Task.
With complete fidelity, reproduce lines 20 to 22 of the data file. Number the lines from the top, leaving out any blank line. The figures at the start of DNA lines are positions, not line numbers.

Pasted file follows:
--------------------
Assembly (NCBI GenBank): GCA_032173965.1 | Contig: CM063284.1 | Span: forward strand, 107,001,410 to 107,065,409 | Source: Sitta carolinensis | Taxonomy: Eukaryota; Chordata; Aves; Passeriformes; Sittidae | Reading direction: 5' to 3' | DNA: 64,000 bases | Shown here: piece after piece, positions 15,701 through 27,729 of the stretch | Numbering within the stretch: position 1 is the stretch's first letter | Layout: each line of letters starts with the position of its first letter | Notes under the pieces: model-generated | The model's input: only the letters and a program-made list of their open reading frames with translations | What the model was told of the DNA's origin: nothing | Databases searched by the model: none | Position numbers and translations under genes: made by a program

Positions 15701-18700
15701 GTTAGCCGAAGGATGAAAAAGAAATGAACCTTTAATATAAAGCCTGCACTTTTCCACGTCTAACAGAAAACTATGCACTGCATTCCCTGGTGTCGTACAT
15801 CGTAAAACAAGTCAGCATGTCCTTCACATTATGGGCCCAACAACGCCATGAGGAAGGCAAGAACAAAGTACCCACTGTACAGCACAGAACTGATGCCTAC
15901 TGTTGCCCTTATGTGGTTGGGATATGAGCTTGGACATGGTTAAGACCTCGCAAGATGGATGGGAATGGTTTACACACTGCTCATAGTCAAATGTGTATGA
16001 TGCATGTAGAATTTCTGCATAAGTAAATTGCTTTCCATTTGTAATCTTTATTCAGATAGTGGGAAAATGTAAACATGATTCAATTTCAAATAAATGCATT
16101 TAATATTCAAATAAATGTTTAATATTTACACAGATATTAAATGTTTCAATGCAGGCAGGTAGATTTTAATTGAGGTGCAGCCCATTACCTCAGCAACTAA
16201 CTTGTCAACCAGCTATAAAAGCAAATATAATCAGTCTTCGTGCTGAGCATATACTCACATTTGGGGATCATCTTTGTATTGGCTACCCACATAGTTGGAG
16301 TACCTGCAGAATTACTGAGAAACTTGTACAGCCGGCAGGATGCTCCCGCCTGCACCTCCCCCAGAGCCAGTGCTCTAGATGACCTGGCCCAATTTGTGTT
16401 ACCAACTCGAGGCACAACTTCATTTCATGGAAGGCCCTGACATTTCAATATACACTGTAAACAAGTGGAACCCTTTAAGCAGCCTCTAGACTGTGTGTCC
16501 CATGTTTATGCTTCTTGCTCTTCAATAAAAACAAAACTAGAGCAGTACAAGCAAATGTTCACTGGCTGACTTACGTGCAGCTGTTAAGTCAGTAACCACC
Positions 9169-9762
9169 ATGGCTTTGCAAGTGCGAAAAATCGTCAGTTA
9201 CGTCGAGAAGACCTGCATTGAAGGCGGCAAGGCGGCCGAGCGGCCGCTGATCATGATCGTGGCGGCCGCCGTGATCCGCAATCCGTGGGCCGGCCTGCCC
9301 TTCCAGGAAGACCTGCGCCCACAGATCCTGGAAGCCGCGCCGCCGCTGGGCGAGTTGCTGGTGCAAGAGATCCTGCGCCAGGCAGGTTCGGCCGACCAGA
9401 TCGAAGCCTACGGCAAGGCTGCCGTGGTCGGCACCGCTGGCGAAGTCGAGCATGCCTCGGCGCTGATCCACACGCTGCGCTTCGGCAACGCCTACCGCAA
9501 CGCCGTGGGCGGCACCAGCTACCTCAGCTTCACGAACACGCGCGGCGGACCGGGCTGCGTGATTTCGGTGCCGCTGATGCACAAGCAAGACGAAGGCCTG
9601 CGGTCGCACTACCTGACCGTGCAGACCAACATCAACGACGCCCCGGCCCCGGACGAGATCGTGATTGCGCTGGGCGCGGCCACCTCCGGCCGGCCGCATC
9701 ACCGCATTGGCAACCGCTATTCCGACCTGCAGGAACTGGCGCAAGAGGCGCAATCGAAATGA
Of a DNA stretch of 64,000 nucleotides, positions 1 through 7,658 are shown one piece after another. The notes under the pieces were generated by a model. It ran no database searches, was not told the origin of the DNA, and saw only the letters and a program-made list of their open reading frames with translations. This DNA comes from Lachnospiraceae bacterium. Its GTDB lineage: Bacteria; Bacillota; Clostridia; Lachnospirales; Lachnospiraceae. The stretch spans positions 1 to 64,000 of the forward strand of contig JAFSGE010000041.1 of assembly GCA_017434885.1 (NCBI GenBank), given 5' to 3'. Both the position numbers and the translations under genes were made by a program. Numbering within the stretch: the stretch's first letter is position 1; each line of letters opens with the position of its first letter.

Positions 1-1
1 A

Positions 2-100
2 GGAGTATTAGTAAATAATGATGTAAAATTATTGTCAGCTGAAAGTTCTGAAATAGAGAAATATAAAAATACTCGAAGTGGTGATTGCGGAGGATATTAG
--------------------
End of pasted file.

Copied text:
Of a DNA stretch of 64,000 nucleotides, positions 1 through 7,658 are shown one piece after another. The notes under the pieces were generated by a model. It ran no database searches, was not told the origin of the DNA, and saw only the letters and a program-made list of their open reading frames with translations. This DNA comes from Lachnospiraceae bacterium. Its GTDB lineage: Bacteria; Bacillota; Clostridia; Lachnospirales; Lachnospiraceae. The stretch spans positions 1 to 64,000 of the forward strand of contig JAFSGE010000041.1 of assembly GCA_017434885.1 (NCBI GenBank), given 5' to 3'. Both the position numbers and the translations under genes were made by a program. Numbering within the stretch: the stretch's first letter is position 1; each line of letters opens with the position of its first letter.

Positions 1-1
1 A